Then we sailed on till eventide, when we came to a hamlet and the captain said, 'Come, let us go ashore.' So they all landed, [leaving me in the ship] : whereupon I rose and going behind the curtain took the lute and changed its accord, course by course, and tuning it after a fashion of my own, that she had learnt of me, returned to my place in the ship. Presently, they came on board again and the moon shone out upon the river and bank. Then said the Hashimi to the damsel, 'God upon thee, trouble not our lives!' So she took the lute, and touching it with her hand, gave a sob, that they thought her soul had departed [her body] , and said, 'By Allah, my master is with us in the ship!' 'By Allah,' answered the Hashimi, 'were this so, I would not forbid him our company! Haply he would lighten thy chagrin, so we might enjoy thy singing: but it cannot be that he is on board.' But she said, 'I cannot sing nor play whilst my lord is with us.' Quoth the Hashimi, 'Let us ask the sailors.' And she said, 'Do so.' So he questioned them, saying, 'Have ye carried any one with you?' And they said, 'No.'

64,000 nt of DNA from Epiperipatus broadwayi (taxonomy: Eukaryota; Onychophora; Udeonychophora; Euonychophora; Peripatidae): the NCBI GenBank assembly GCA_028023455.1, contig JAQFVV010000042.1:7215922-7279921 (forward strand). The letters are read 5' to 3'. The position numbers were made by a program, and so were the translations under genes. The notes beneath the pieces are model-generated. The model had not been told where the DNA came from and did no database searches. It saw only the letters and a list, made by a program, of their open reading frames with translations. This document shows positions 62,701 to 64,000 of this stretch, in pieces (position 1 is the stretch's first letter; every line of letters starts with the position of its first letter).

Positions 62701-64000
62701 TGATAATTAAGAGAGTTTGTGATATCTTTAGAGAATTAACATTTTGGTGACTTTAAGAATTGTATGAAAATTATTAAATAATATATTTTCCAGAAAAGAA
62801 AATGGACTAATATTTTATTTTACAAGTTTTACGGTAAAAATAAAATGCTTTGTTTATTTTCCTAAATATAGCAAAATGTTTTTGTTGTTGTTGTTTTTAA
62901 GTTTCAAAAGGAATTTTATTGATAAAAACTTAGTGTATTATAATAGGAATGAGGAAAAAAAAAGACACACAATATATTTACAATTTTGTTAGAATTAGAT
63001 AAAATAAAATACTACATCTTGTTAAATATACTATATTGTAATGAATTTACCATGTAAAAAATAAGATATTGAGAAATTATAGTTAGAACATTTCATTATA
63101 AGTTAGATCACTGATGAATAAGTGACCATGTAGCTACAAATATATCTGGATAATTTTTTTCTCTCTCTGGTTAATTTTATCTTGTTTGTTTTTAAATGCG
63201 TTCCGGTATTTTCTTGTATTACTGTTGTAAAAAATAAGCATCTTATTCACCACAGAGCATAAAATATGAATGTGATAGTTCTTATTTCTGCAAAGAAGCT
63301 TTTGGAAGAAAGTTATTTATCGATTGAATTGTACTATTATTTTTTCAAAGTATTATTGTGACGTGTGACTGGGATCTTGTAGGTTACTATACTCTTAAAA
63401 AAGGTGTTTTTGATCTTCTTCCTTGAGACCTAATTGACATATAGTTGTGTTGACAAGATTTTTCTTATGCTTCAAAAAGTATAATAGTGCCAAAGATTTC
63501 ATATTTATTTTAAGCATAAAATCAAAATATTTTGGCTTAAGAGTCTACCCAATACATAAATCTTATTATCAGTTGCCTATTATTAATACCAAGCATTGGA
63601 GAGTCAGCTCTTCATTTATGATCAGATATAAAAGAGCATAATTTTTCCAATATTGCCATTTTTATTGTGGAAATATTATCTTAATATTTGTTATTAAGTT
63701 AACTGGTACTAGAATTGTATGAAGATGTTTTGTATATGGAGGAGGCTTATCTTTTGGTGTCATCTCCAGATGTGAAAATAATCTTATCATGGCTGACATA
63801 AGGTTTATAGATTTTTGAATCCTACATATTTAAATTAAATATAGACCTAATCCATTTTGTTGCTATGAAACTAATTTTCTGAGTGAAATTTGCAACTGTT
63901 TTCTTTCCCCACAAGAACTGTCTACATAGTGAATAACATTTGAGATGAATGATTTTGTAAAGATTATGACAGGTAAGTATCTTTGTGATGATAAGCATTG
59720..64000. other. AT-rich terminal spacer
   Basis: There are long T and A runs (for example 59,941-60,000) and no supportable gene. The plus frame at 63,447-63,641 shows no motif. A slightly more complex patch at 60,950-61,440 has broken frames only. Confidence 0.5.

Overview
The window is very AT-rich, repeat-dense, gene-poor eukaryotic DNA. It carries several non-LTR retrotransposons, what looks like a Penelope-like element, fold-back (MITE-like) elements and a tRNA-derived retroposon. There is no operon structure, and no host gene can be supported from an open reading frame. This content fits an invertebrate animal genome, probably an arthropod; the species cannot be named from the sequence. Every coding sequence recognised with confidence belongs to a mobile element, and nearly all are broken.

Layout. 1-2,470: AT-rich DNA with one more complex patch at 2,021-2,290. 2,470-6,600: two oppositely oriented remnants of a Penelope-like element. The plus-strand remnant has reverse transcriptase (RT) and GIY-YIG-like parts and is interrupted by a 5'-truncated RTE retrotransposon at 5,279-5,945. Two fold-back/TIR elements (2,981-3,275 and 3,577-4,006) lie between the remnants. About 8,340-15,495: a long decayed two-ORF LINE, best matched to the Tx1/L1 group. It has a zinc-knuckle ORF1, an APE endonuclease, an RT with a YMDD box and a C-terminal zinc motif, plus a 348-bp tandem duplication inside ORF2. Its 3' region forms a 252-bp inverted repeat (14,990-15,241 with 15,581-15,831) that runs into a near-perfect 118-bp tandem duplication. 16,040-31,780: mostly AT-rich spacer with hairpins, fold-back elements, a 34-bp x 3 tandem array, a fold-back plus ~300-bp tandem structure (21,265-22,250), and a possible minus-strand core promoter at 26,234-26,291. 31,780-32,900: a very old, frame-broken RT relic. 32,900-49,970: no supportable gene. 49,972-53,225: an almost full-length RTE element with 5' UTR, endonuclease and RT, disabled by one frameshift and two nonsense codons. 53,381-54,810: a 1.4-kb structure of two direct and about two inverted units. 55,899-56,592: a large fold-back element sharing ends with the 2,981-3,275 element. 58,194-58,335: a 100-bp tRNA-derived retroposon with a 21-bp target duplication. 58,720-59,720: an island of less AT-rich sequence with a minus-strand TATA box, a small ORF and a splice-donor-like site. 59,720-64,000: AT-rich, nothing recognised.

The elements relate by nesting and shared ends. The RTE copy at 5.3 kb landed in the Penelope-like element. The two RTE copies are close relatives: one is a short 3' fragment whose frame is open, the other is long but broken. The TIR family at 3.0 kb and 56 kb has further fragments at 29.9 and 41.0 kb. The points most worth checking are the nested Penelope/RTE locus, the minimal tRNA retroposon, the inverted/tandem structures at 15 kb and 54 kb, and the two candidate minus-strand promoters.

Then I feared lest the enquiry should end there; so I laughed and said, 'Yes; I am her master and taught her, when I was her lord.' 'By Allah,' said she, 'that is my lord's voice!' So the servants carried me to the Hashimi, who knew me at once and said to me, 'Out on thee! What plight is this in which I see thee and what has brought thee to this pass?' So I told him all that had befallen of my affair, weeping the while, and the damsel wailed aloud from behind the curtain. The Hashimi wept sore, he and his brethren, for pity of me, and he said, 'By Allah, I have not drawn near the damsel nor lain with her, nor have I even heard her sing till this day! I am a man to whom God hath been bountiful and I came to Baghdad but to hear singing and seek my allowances of the Commander of the Faithful. I accomplished both my occasions and being about to return home, said to myself, "Let us hear somewhat of the singing of Baghdad." Wherefore I bought this damsel, knowing not how it was with you both; and I take God to witness that, when I reach Bassora, I will free her and marry her to thee and assign you what shall suffice you, and more: but on condition that, whenever I have a mind to hear music, a curtain shall be hung for her and she shall sing to me from behind it, and thou shalt be of the number of my brethren and boon-companions.'